By World Tribune- New evidence shows the family that owns The New York Times is not only linked to the Civil War’s Confederacy, but that members of the extended family owned slaves, a columnist noted.
Arthur Ochs Sulzberger Jr. became the publisher of The New York Times in 1992, and chairman of The New York Times Company in 1997, succeeding his father, Arthur Ochs Sulzberger.
In a July 18 op-ed for the New York Post, Michael Goodwin noted that the owners’ extended family included members who fought for the Confederacy; contributed to Confederate memorials after the Civil War; and perhaps even engaged in the slave trade.
“Last Sunday, I recounted that Bertha Levy Ochs, the mother of Times patriarch Adolph S. Ochs, supported the South and slavery. She was caught smuggling medicine to Confederates in a baby carriage and her brother Oscar joined the rebel army.
I have since learned that, according to a family history, Oscar Levy fought alongside two Mississippi cousins, meaning at least three members of Bertha’s family fought for secession.
Ochs reportedly made contributions to rebel memorials, including $1,000 to the enormous Stone Mountain Memorial in Georgia that celebrates Davis, Robert E. Lee and Stonewall Jackson. He made the donation in 1924 so his mother, who died 16 years earlier, could be on the founders’ roll, adding in a letter that “Robert E. Lee was her idol.”
I have found compelling evidence that the uncle Bertha Levy Ochs lived with for several years in Natchez, Miss., before the Civil War owned at least five slaves.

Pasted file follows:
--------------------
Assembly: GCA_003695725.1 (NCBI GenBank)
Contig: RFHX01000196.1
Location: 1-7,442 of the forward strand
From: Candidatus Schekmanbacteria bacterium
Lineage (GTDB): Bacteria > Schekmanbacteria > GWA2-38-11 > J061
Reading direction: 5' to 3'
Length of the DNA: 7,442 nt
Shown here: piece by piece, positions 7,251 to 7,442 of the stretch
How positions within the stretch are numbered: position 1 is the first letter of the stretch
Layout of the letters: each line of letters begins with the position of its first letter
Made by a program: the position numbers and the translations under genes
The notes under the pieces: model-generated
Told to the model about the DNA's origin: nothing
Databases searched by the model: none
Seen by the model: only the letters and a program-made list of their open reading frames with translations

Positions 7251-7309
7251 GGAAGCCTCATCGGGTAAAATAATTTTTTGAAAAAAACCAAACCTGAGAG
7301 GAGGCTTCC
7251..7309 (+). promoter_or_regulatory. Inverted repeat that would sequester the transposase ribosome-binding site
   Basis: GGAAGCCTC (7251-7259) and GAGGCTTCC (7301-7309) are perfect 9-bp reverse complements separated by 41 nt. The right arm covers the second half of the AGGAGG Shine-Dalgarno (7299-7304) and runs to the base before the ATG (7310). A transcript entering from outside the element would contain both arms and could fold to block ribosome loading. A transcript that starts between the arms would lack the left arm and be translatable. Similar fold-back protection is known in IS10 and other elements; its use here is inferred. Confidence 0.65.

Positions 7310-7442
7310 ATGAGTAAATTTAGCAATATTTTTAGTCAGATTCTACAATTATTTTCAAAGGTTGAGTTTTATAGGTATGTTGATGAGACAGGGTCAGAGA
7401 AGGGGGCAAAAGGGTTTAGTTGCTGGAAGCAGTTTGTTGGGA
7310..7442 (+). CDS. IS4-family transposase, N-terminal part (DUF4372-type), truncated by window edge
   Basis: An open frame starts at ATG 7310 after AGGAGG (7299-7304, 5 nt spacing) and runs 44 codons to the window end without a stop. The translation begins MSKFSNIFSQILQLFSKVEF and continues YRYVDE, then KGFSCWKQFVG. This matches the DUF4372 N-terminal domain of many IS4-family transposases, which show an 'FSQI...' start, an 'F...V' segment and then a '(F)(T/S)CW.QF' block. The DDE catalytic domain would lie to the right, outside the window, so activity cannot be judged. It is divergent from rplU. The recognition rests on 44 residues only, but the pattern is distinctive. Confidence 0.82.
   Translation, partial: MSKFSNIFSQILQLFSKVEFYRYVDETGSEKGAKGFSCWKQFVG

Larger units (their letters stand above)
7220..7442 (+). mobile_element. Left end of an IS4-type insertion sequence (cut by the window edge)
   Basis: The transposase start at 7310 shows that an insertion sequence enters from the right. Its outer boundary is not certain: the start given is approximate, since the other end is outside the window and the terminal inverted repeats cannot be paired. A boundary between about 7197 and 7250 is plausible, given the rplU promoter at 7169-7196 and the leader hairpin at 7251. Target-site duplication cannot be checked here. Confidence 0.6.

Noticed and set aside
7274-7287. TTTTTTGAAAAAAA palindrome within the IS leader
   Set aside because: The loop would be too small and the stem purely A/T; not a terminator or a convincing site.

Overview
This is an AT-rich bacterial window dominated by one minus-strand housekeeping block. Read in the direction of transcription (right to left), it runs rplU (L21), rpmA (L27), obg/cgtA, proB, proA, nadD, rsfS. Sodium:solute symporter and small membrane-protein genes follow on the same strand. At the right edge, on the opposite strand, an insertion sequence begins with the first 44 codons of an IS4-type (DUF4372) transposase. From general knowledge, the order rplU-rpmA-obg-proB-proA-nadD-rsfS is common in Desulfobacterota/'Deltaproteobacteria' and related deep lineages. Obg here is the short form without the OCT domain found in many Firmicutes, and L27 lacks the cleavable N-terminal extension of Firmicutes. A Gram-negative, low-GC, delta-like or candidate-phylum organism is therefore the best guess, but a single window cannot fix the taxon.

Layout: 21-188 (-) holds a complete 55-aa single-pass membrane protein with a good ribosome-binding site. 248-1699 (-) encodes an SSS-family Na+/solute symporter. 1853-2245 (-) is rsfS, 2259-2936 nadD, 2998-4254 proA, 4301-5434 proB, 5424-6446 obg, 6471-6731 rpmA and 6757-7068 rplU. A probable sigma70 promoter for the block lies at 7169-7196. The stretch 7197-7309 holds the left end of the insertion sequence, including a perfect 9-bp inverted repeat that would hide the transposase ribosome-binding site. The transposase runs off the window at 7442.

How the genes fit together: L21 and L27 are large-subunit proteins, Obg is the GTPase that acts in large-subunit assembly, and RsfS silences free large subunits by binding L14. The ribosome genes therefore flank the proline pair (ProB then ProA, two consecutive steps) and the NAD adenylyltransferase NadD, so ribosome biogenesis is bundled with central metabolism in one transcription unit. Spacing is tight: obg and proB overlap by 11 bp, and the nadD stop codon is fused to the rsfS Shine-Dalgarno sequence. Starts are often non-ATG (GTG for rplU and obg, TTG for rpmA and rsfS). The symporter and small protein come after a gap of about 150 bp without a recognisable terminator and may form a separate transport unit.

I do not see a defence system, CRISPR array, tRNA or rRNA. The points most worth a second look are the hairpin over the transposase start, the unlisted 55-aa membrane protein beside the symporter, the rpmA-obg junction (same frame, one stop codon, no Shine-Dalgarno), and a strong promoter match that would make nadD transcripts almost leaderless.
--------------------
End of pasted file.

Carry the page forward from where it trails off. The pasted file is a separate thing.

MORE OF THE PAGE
He was her father’s brother and his name was John Mayer because he dropped the surname Levy, according to a family tree compiled by the Ochs-Sulzberger clan some 70 years ago.
Separately, there is also compelling evidence that the brother of a Revolutionary War-era ancestor of the Sulzberger branch of the family was involved in the slave trade.”
The Times has largely celebrated the current state of unrest in the United States, leading Goodwin to ask: “[S]houldn’t such breathtaking self-righteousness include the responsibility to lead by example? Shouldn’t the Times first clean out the Confederates in its own closet?”
Goodwin noted that “the discovery of these lurid histories gives me no pleasure.”
Goodwin, who was employed by the New York Times for 16 years, said “it was a different paper then, one where standards of fairness were enforced and reporters’ biases were left on the cutting-room floor. Now the standards are on the cutting-room floor, with every story dominated by reporters’ opinions. The result is a daily train wreck that bears little resemblance to the traditions of what used to be a great newspaper, trusted because it was impartial.”